Red Eyed Crocodile skinks (Tribolonotus gracilis) are perhaps one of the most popular reptiles we offer for sale. Their prehistoric, dragon like appearance and small size tend to appeal to both expert and amateur keepers alike. Whether you just bought a Croc skink or you are considering picking one up in the near future, it’s imperative that you offer them the best care possible in order to ensure that they thrive in your care.
Red Eye Croc Skinks originate in New Guinea / Indonesia in Southeast Asia. They inhabit tropical rainforest regions and hang out around the swampy creeks and marshes, feeding on insects and worms, and occasionally small fish.
Now, many people keep their animals many different ways. This is my best attempt at putting together the most useful info that I can, based on a decade or so of experience importing , keeping, and selling these creatures. These guidelines work well for us and I am confident they will work for you as well.
First, you’ll need to set up an adequate enclosure. Most people opt for a glass terrarium type setup, and this is probably the best way to do it if you ask me.
A 15 gallon or 20 Long will suffice for one or two skinks. Exo terra style terrariums (Buy on Amazon here) are a great choice as well, as they provide easy access with front opening doors. Go with at least a 24″ long tank to provide enough space for your Croc Skinks to roam. Remember, these are terrestrial lizards so ground space is much more important than vertical height.
Now to deck out this sweet terrarium! As these are a tropical species, they prefer high humidity in their tank. I try to aim for 60-80% humidity but I am not super scientific about it. As long as it’s generally tropical in there, the lizards will be happy! A damp substrate will help us achieve this goal. There are a few options here – damp moss, cypress mulch, peat moss/potting soil, or coconut fiber/”Eco-earth” type substrates will all work. Use whatever you like best – it’s mainly personal preference for this sort of thing. I like to cover most of the screen lid with plastic or foil to help hold in humidity as well.
This substrate should be kept damp, but not sopping wet. This will help keep conditions inside the terrarium nice and humid, the way Crocodile skinks like it.
A medium to large water dish is also a necessity. Red Eyed Croc skinks are very fond of spending time in the water, so make sure to choose a dish or bowl that they can easily access. Always make sure it’s shallow enough that the lizards cannot get stuck inside and drown. I usually bury the dish partially so that they can get inside easily, and I leave a few small river stones in the water to provide a sort of stairway back out of the dish should the skinks choose to swim (And they will!) Another bonus is that a large, shallow dish will also aid in keeping those mid to high humidity levels we are aiming for. Note: Always use spring water or tap water that has been treated to be reptile safe. Tap water has chemicals that can harm your skinks, so do not use it straight out of the faucet!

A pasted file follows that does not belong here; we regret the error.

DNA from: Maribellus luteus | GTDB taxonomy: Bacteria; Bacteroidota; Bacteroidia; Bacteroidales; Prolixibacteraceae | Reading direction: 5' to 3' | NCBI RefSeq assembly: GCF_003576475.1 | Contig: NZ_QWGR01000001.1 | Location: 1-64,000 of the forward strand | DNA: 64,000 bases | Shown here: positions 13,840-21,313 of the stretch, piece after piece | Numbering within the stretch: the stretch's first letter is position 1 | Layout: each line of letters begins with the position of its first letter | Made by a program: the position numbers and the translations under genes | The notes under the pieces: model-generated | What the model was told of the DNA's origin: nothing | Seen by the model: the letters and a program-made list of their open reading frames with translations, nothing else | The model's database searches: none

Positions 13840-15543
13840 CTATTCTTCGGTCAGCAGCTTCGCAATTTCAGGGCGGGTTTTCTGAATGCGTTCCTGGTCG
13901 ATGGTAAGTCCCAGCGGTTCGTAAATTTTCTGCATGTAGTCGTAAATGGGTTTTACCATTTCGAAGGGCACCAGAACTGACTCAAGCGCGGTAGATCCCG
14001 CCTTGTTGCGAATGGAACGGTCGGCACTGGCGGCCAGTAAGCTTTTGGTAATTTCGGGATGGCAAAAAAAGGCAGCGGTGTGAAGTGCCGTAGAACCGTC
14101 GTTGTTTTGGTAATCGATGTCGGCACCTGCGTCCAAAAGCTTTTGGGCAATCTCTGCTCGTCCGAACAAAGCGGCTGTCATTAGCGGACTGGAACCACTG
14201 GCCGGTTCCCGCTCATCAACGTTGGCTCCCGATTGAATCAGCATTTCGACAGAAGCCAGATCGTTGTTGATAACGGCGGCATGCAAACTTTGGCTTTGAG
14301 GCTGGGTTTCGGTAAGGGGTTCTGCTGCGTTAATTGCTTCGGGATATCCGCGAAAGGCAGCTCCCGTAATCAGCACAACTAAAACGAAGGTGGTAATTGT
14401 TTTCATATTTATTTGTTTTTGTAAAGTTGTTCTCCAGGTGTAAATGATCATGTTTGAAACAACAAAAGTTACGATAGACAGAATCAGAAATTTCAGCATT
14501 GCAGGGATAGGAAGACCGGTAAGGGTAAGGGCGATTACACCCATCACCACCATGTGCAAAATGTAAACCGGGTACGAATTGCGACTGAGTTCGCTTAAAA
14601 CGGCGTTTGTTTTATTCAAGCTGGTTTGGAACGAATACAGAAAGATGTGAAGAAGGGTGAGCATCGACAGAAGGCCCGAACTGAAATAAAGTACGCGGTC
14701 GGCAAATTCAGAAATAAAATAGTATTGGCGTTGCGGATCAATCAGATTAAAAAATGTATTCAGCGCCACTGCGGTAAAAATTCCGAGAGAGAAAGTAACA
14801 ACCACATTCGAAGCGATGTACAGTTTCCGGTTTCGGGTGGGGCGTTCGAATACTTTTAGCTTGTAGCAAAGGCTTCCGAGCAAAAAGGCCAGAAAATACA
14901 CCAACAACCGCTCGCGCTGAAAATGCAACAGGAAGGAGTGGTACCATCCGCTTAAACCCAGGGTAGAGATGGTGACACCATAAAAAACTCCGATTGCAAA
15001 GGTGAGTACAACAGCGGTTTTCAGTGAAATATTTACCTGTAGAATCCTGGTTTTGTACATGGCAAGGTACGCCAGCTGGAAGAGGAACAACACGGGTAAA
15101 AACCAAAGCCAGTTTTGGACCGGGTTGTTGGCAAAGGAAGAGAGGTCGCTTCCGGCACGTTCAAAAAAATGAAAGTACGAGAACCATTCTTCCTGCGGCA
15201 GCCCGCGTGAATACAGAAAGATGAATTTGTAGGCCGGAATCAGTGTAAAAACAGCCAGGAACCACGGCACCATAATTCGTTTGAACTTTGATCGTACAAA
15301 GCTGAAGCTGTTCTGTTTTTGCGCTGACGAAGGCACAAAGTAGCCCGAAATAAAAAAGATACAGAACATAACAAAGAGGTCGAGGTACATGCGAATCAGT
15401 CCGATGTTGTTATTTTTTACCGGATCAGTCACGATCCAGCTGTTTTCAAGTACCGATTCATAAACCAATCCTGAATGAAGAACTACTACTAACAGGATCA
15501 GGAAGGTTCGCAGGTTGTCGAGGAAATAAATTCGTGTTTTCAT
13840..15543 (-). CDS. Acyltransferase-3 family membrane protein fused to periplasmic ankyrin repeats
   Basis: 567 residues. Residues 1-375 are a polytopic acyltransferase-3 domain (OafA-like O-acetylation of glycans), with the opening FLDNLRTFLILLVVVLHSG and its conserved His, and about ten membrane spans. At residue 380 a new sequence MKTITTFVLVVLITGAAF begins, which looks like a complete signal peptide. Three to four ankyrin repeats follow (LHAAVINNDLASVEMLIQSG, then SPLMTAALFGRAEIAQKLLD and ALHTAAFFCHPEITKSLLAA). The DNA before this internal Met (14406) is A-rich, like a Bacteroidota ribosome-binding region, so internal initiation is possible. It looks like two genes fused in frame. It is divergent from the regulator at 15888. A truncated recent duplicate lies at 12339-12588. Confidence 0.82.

The last thing we’ll need to cover is a handful of hiding spots for your skinks. Red Eyed Crocodile Skinks are pretty shy creatures, so they spend a lot of their time hidden underneath cover. I always provide a few different options, especially if I’m keeping multiple lizards in a single enclosure. This way your pet skink can decide which spot it likes best, or if there are other lizards hanging out together, they can find suitable hiding spots without piling on top of each other and competing for cover.
Cork bark, pieces of wood, or dedicated plastic hide boxes are all great choices. Make sure that whatever you use, there’s no way that the hide can shift and crush whatever is underneath. These guys will dig out a little hidey hole underneath and sometimes this can cause shifting. Never use heavy rocks or anything that can squish your skink.
Many people will add plants, vines, etc, whether live or artificial. This is optional and purely up to you, but I personally prefer to add some foliage to give my terrariums a naturalistic look. Whether it’s plastic plants or a live pothos, it can add a really nice natural touch to your setup.
Should you provide special lighting or heating for your Red Eyed Crocodile skink? This depends, and is also a subject of much debate.
First of all, Red Eyed Crocodile skinks thrive in temperatures ranging from about 75-80 degrees. I typically keep ours right around 78 degrees and they thrive under those conditions. Temperatures between 80-85 start getting too warm for them, and anything over that will certainly cause problems (read: they may die).
So, think to yourself: Do you have a room where you can reliably keep the temperature in this range? Is your house drafty, or does it get especially hot in the summer time? Some keepers may opt to use a small heat pad under their terrarium. If you go this route, you absolutely must use a thermostat to control the temperature. Otherwise, your terrarium could be subject to unforeseen temperature spikes which can harm your skink. Zoo med makes a decent budget-friendly Digital thermostat that will suit the needs of a basic Croc Skink setup (Buy here). I always keep an eye on the temperature with a secondary thermometer just in case there is an issue with the thermostat, for my own peace of mind.